Tiempo de lectura: 3 minutos

In software engineering, disagreements on how to approach a project or differences in technical expertise are just par for the course in this line of work. But just because conflicts are common, doesn’t mean that we need to let them simmer and grow. So, how do we handle these conflicts in a way that promotes growth and progress for the team? Enter Kim Scott’s radical candor and Marshall Rosenberg’s Nonviolent Communication (NVC) model.

Both methods focus on creating a safe and open environment for honest and direct communication, promoting understanding and empathy among team members. Kim Scott’s radical candor encourages the practice of giving and receiving candid feedback, while the NVC model emphasizes understanding and expressing one’s own needs and the needs of others in order to resolve conflicts nonviolently. The NVC model encourages the use of observations, feelings, needs and requests, which are all integral parts of the model and are used together in order to communicate in a structured, effective and efficient way.

In my recent experience with my team, Internal Tools, I found myself facing a conflict over the best way to approach a user story. A user story is a brief statement of a feature or requirement that an end user needs in an Agile software development framework. It is used to capture requirements and prioritize them in an easily understandable format. User stories are often accompanied by story points, which are a numerical value assigned to each one of them to indicate its complexity and effort required to implement it. These story points are determined by the group as a team agreement. 

The conflict arose when a couple of colleagues decided to change the technology of that user story, while they were debating on which was the best approach, to a new and different one, even though no one on the team had worked with it in depth or mastered it. At first, I felt excited and slightly overwhelmed by the new challenge and decided to go along with it. However, after spending two days going over documentation and making tests without success, I found myself feeling lost and frustrated. I knew what I had to do, I needed to address the situation with my crew.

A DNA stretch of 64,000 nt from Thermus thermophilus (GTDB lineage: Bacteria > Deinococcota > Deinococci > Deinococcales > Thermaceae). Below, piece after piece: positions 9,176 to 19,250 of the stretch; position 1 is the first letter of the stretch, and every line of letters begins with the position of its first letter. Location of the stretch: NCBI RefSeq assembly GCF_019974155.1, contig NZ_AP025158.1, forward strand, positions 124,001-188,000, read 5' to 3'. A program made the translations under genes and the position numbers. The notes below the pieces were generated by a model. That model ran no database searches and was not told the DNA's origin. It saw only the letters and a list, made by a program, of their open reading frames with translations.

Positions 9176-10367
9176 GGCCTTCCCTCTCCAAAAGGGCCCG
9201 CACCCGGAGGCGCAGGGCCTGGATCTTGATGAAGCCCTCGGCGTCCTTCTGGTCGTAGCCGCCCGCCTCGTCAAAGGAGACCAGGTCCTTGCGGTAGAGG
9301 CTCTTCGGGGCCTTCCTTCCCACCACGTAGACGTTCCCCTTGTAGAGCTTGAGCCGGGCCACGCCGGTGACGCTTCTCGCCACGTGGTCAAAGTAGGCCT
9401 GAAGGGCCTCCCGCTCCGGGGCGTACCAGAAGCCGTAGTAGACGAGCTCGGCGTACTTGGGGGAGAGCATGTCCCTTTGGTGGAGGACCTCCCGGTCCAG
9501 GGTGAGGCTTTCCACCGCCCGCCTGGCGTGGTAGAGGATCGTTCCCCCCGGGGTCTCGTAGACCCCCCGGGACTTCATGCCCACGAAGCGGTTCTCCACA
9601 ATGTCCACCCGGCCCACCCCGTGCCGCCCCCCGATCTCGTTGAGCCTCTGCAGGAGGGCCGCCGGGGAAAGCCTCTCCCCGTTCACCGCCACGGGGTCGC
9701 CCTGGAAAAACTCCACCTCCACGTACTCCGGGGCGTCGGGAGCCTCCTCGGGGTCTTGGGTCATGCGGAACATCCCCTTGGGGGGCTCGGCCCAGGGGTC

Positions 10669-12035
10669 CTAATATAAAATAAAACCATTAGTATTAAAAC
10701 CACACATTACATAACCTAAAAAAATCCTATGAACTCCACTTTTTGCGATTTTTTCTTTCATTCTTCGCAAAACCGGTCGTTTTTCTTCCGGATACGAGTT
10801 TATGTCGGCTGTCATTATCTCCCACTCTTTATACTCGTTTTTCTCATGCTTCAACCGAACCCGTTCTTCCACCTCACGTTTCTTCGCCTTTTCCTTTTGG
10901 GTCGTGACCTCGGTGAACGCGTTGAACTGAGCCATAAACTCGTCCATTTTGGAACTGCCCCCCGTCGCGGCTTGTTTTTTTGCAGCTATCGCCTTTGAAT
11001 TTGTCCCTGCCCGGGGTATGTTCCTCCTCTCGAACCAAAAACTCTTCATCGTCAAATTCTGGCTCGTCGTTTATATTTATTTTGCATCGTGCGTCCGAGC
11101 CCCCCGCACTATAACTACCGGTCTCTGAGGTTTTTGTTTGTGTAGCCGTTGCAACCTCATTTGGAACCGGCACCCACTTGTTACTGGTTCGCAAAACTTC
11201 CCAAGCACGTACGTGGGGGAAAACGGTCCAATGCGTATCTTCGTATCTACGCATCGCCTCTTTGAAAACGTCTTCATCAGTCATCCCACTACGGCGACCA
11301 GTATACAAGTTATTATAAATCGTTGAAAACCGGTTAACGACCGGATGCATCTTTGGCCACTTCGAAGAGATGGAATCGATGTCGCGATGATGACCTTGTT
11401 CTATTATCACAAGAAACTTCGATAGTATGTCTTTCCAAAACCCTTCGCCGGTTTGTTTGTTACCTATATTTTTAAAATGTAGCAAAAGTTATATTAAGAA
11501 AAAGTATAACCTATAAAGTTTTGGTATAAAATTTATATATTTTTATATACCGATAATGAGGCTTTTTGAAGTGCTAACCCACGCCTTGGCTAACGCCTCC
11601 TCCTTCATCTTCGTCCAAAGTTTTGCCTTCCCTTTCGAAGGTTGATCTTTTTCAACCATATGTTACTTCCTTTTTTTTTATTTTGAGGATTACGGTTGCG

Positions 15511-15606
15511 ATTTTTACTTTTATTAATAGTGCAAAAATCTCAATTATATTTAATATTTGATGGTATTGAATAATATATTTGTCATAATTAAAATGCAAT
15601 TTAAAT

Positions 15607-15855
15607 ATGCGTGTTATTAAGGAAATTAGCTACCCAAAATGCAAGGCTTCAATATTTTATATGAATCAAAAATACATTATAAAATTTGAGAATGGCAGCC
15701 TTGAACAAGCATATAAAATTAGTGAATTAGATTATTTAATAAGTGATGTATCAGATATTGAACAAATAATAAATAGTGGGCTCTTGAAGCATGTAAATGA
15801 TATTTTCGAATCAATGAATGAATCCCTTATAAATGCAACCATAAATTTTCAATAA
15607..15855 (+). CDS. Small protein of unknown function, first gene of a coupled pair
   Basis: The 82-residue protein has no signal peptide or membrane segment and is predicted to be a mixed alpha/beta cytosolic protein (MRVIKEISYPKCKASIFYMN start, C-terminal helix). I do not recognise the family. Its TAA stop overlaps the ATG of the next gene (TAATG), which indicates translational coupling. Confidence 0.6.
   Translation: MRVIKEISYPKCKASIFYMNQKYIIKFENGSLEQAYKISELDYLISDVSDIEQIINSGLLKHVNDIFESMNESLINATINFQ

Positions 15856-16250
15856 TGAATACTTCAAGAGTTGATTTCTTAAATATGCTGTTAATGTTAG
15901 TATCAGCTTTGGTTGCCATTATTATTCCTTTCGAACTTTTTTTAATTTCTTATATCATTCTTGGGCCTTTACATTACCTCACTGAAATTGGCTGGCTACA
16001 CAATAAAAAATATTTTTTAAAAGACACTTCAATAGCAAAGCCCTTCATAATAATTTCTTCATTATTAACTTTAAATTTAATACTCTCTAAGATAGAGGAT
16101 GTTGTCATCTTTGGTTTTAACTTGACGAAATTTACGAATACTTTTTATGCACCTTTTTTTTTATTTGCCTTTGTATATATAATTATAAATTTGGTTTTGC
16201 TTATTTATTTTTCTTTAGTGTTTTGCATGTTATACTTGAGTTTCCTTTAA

This is when I remembered what my colleague Xavier Albaladejo, Executive Transformation Coach, taught us in an “All-Hands” session about radical candor and the NVC model and used it to raise my concerns with my team. I made sure to structure my message using the keywords “When” to express my observations, “I feel” for my feelings and “I need” to make my requests, and to make clear what I was looking for from my team. This is the message I sent:


“Hi team! I am taking this chance to raise my concerns regarding this user story:

When we change the technology, to one that nobody in the team masters, and the user story’s story points score stays the same and is not adapted.

I feel lost and frustrated when I test it without success. Plus, I feel the pressure to produce results since the score has not changed.

I need to do a pairing session with another person of the team to test it together and to have the user story evaluated and scored again if we finally decide to move on with the new technology.”

I also decided to add a final request, in the form of a suggestion, as part of my message to establish what steps could be taken in order to avoid similar issues in the future and improve the team’s performance. For this reason I also included:

In the future, I would like that trying a new technology becomes a team decision and that we all develop an action plan on how to approach it and we adjust the user story’s story points accordingly. Plus, as a personal preference, I rather have complementary user stories on the side, in order to combine learning new things with adding value to the team. It makes me feel productive, valuable and overall great about my work”.


By using Kim Scott’s radical candor and the NVC model, I was able to clearly address my concerns directly and honestly, while also being caring, empathetic and in a structured manner. This approach helped to open up a dialogue with my team, and we were able to come to a resolution that was beneficial for everyone. Plus, we were also able to define as a group the strategy for learning and incorporating the new technology that my colleagues suggested for future user stories.

Now, I’d like to hear from you. How do you approach conflicts in your own teams? Do you have any tips or techniques that have been effective for you in the past? Share your thoughts and experiences in the comments below.

LinkedIn – www.linkedin.com/in/vilamarta

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